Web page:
One of the mysteries of the English language finally explained.
The process of removing folds of skin from the tail area of a sheep, intended to reduce fly strike.
- ‘People for the Ethical Treatment of Animals sustains that between 20 and 40 percent of Australian wool comes from producers who do not practice mulesing.’
- ‘It will stop the flies and the need for mulesing.’
- ‘The welfare and rights of animals have attracted a lot of attention recently, with the heated debate over the mulesing of sheep and the live animal export trade.’
- ‘Let us look at what happened to the Australian meat industry when it was discovered by consumers overseas that farmers were mulesing their sheep.’
- ‘An almost painless alternative to mulesing for sheep could be on the market within the next three to four years.’
- ‘I'm aware of some farmers who have already stopped mulesing (admittedly easier in some parts of Australia than others).’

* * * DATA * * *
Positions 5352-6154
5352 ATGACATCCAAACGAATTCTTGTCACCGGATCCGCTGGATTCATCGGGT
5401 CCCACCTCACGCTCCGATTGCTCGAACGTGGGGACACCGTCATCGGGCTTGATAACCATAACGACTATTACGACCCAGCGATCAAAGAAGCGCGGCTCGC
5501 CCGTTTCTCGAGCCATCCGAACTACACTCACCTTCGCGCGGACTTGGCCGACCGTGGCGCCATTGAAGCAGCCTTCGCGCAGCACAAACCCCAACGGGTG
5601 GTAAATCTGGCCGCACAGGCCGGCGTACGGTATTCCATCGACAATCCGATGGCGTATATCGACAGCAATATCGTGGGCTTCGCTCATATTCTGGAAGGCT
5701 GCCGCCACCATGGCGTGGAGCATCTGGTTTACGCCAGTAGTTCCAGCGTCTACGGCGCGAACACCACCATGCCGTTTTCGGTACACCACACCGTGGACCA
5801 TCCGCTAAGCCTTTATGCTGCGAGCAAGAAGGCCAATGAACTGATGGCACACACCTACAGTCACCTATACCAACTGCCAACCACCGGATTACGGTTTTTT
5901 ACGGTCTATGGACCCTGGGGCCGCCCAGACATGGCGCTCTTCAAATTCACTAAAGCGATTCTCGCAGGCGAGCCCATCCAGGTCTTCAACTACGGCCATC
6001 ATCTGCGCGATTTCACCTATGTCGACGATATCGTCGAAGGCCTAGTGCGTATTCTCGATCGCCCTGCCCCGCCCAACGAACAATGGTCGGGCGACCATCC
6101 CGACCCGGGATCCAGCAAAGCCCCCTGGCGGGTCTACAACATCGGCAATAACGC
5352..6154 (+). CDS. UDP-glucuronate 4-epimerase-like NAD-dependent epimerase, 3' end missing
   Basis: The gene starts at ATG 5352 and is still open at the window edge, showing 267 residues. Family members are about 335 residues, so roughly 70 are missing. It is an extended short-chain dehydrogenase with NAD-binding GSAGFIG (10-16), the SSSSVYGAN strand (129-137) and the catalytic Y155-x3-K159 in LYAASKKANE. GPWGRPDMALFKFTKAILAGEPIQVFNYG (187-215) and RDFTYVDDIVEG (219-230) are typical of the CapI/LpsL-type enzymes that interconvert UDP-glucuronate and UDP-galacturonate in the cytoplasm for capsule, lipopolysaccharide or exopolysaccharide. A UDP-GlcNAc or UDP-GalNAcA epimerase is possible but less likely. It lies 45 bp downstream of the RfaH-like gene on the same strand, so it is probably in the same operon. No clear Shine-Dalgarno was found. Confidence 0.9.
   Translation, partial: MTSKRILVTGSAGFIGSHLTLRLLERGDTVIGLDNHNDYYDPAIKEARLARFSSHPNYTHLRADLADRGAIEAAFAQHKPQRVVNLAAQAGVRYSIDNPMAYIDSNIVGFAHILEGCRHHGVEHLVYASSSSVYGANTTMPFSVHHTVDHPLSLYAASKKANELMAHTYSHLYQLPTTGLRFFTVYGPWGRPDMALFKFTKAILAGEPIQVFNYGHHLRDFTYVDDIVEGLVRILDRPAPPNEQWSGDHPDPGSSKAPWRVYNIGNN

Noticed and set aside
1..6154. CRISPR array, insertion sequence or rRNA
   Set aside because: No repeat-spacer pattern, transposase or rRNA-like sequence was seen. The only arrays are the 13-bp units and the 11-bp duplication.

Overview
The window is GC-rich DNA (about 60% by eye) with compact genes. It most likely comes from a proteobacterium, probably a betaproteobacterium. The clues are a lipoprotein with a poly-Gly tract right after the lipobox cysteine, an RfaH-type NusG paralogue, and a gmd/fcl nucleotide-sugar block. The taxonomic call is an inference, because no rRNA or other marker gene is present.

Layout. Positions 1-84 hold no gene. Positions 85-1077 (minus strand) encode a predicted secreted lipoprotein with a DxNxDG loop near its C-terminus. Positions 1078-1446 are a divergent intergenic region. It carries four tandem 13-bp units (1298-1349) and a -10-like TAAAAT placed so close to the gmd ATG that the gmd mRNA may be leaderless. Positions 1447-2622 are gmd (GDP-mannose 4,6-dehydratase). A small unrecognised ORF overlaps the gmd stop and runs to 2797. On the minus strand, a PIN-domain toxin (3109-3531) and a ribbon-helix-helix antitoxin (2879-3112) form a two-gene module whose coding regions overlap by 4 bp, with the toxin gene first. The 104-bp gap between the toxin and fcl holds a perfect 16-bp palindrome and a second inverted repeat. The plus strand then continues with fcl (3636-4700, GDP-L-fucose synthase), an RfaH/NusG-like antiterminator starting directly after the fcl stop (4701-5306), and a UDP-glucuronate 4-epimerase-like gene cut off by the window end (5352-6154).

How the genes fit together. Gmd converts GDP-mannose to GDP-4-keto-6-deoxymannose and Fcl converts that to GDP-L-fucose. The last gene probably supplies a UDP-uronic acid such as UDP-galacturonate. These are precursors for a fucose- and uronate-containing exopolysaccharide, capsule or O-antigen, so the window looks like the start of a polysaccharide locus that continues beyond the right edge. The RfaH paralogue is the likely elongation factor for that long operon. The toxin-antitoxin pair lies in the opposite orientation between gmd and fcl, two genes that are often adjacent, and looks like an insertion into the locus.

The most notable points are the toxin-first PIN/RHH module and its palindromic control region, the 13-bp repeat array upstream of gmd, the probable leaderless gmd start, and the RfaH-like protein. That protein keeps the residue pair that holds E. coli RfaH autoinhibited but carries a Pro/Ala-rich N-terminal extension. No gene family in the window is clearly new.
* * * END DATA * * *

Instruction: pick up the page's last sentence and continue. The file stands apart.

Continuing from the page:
- ‘But back to the main point: hopefully the Australian industry will adopt more humane alternatives to mulesing, and give up on the Saudi Arabian market.’
- ‘But a practice known as mulesing, which targets the nether regions of sheep, has been pushed in the faces of consumers by animal rights activists who claim the procedure is inhumane and outdated.’
- ‘If People for the Ethical Treatment of Animals stops campaigning, the association agreed that its members should use pain killers on sheep before and after mulesing, among other steps, until the practice is phased out by 2010.’
- ‘John Carmody, who led the banner-wielding group outside Benetton on Dublin's St Stephen's Green, claimed a ‘gruesome’ procedure called mulesing was being used on the lambs.’
1940s: from the name of John H. W. Mules (1876–1946), the Australian sheep farmer who developed the process, + -ing.
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